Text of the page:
F.R. Duplantier reporting Behind The Headlines

Week of:
September 24, 2001
Greatest Senator of Our Generation



F.R. Duplantier

by: F.R. Duplantier

When Senator Jesse Helms retires at the end of his current term, the conservative movement and America too will lose a great champion.

In a recent issue of the national conservative weekly Human Events, editor Terence Jeffrey pays tribute to "one of the few modern-day politicians who never lost his grip" on the religious and moral underpinnings of politics. "In an age of libertines, in a city where many exalted men think nothing of lying under oath or committing adultery with aides or interns, Jesse Helms provided a living, if lonely, link to the great souls of the American past," Jeffrey affirms. "He put his faith in the permanent things that made America great, and always held fidelity to unchanging values above mere party loyalty or the much vaunted, and very often phony, collegiality of the Senate. Helms," he declares, "was a hero, not just for the conservative movement, but for the American cause."

Jeffrey expresses admiration for the courage of Jesse Helms, which "shone most brightly in the three great struggles of our time -- the Cold War, the Culture War, and the long march to subsume American sovereignty into a New World Order of unelected international bureaucracies. In the 1970s," he recalls, "when President Nixon, a Republican, advanced a policy of d–tente and accommodation with Soviet and Chinese Communists, Helms fought back, first as a commentator [for a North Carolina television station] then as a senator. In the years before Ronald Reagan was elected President, he became the voice of Reaganism in Washington -- the voice of victory in the Cold War. In the 1990s," Jeffrey concludes, "when the Big Business wing of the Republican Party joined with the Clinton Democrats in advancing international trade agreements that undermined the U.S. Constitution, Helms challenged his GOP colleagues to stand up for their country."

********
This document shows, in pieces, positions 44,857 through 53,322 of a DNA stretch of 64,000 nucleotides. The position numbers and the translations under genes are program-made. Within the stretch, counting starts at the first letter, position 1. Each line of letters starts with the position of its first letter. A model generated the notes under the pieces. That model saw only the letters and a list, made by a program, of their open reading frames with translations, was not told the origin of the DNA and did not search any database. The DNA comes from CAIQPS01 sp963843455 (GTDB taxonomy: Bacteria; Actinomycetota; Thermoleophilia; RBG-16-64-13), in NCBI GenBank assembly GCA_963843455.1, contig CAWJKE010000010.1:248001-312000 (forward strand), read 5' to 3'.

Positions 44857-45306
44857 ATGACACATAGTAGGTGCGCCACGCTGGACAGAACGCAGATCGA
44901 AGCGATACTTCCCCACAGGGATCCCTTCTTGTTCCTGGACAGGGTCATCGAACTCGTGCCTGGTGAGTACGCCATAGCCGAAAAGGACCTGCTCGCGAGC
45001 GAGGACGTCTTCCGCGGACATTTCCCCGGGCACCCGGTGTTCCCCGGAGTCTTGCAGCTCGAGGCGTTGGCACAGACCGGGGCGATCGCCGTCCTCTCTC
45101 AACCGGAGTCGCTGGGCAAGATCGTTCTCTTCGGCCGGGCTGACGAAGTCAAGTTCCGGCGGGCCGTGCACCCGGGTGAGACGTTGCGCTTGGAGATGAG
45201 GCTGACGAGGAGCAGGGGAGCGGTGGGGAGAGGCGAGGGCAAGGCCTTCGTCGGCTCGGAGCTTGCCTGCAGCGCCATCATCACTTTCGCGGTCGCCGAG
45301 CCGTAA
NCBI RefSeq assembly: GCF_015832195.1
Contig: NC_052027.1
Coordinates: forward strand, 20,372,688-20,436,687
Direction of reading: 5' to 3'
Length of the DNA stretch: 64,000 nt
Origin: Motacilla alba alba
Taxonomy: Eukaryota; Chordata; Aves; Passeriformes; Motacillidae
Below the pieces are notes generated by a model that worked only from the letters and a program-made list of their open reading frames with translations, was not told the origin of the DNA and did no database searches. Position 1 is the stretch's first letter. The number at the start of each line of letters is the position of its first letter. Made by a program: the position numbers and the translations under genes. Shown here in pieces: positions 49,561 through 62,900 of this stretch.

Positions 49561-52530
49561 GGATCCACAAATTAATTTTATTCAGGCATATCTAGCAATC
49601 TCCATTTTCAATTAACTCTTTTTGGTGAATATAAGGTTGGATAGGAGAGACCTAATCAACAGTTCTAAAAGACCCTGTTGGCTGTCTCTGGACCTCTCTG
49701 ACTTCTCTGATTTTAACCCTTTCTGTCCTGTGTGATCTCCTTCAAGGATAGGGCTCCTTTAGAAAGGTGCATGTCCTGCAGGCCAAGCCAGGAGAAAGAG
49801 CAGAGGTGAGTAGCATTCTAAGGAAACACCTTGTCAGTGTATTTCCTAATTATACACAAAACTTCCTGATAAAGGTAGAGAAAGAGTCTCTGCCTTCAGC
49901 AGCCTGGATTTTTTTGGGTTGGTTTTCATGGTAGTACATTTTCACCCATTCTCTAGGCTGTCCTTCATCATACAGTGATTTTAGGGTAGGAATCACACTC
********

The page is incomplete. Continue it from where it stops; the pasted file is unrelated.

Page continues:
Eventually, Jeffrey predicts, "some honest historian will dare to tell the truth: Jesse Helms was the greatest U.S. senator of the last quarter of the 20th Century. No one else comes close," he asserts. "On the issues that mattered most, Jesse Helms stood closest to the truth, and fought hardest to defend it. He sometimes stood alone. But he never flinched or retreated."

I never had the privilege of meeting Jesse Helms, but I did correspond with him on a couple of occasions. The first was twelve years ago, when an issue of the news magazine I edited at the time appeared with photographs of Helms and Daniel Inouye, the liberal Democratic senator from Hawaii, side-by-side on the same page. The pix had been inadvertently switched at the printer's and the magazine appeared with Helms identified as Inouye, and vice versa. I didn't really care what Inouye might think, but I did send Helms an abject mea culpa. His gracious response soon followed, assuring me that no apology was necessary and expressing admiration for the quality of the magazine. That's how I can confirm what any honest person who's ever met the man will tell you: that Jesse Helms is not only a great senator, a great conservative, and a great patriot, but a gentleman as well.